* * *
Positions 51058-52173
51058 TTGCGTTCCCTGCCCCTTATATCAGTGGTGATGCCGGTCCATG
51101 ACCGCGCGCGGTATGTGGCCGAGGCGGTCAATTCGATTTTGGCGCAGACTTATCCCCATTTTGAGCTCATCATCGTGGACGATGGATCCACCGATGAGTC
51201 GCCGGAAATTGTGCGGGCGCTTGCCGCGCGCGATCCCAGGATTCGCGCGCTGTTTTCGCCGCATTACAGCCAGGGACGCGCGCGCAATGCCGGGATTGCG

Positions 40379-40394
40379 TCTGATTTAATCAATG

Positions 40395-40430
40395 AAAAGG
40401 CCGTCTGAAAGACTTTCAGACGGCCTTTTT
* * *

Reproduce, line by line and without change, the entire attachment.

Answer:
Positions 51058-52173
51058 TTGCGTTCCCTGCCCCTTATATCAGTGGTGATGCCGGTCCATG
51101 ACCGCGCGCGGTATGTGGCCGAGGCGGTCAATTCGATTTTGGCGCAGACTTATCCCCATTTTGAGCTCATCATCGTGGACGATGGATCCACCGATGAGTC
51201 GCCGGAAATTGTGCGGGCGCTTGCCGCGCGCGATCCCAGGATTCGCGCGCTGTTTTCGCCGCATTACAGCCAGGGACGCGCGCGCAATGCCGGGATTGCG

Positions 40379-40394
40379 TCTGATTTAATCAATG

Positions 40395-40430
40395 AAAAGG
40401 CCGTCTGAAAGACTTTCAGACGGCCTTTTT